-Now I have a bit more time to write during the day, so long as Gaia’s unpredictable napping slots into place in the mornings. I’m trying to maximize it.  My desire to finish is the hare and my innate tendency to plod along is the tortoise.  Who will win out?  Note to self: in the future, never ever work on two novels at the same time.

-The weather is warming up and everything is green. Right now the market is full of strawberries, “foul” (fava beans) and fresh peas that we eat straight from the pods, loquats, and pomelos. Gaia likes to suck on cucumbers, and Isla can eat up to seven clementines per day. She has also (finally!!) begun drinking milk again after her yearlong strike.

-There is a cat that has domesticated itself and sneaks into the house whenever we open the door. She is more interested in nuzzling up to us and being petted than she is in drinking the milk or eating the fish bones we leave for her.  She follows Isla around and almost knocks her over when she presses up to her.  Isla gives her hallmark sign of affection: scrunching her face up and placing two fists gently against the cat’s fur and humming softly.  She does this to me, to Gaia, to her father when she’s overwhelmed with emotion.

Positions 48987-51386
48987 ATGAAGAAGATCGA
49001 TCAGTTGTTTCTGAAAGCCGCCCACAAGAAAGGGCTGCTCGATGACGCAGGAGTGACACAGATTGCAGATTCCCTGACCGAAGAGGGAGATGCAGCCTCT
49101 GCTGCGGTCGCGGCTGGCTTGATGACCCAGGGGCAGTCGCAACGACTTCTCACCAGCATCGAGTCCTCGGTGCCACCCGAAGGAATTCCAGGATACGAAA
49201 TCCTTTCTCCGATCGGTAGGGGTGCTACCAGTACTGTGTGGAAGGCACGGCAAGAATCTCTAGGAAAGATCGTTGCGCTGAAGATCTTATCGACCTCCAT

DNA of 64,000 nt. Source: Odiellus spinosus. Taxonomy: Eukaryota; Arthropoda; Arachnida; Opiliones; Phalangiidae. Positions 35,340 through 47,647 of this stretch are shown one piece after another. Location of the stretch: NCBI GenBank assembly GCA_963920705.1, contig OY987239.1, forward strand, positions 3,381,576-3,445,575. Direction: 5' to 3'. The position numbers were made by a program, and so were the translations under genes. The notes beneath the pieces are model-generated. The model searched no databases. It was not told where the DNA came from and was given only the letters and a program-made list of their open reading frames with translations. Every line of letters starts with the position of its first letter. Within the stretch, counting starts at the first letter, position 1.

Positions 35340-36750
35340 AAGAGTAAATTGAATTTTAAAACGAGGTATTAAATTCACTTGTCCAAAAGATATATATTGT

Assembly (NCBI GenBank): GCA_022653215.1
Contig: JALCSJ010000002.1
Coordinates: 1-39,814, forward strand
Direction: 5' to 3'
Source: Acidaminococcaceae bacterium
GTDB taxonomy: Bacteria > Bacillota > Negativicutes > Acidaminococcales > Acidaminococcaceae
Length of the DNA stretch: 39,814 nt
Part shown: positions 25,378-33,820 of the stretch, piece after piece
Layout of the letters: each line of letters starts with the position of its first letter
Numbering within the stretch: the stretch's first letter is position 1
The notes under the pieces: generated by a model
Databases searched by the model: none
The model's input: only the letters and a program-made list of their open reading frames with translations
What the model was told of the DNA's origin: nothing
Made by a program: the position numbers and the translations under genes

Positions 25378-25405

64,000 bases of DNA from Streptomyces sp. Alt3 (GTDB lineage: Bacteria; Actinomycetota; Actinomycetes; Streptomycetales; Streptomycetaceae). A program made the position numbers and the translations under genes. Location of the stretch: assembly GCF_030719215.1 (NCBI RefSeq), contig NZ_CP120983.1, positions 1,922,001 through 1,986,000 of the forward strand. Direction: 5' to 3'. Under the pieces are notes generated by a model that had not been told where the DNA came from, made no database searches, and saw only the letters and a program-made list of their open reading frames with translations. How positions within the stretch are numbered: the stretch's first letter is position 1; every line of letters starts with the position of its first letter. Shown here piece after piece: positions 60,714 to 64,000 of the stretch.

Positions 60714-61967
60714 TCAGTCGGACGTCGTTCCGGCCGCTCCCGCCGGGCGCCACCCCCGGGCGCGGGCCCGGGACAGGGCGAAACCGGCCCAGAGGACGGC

-Gaia still wakes up around two-four times at night, and I usually feel tired throughout the day.  During the day, feeding her forces me to take a break, and I read on my kindle.  Right now I’m finishing up The Patron Saint of Liars by Ann Patchett.  It’s her first novel, and she drove from Tennessee to New York City to deliver it to her editor.  When she arrived, she discovered that she was missing the last 15 pages, so she typed them up from memory in the editor’s office.  Then she drove back home, and by the time she arrived, the novel had been accepted for publication.  I learned that from her memoir Truth and Beauty, so of course I had to read the novel.

-Sometimes I wonder: is it enough to wake up, eat breakfast with my family, drive Isla to nursery, play with Gaia for awhile till her nap, go for a short run if I’m lucky, write a bit before lunch, eat with Cedric, write a bit more (or take care of something else that needs to be done), pick up Isla, clean and play with the girls, bounce Gaia around while she fusses in the evening, eat dinner, bathe the girls with C and get them to sleep, watch something with C and/or fall asleep?  And to repeat this over and over, and to think, these are the days we’ll look back on nostalgically, but to also fear that there is always more I could be doing?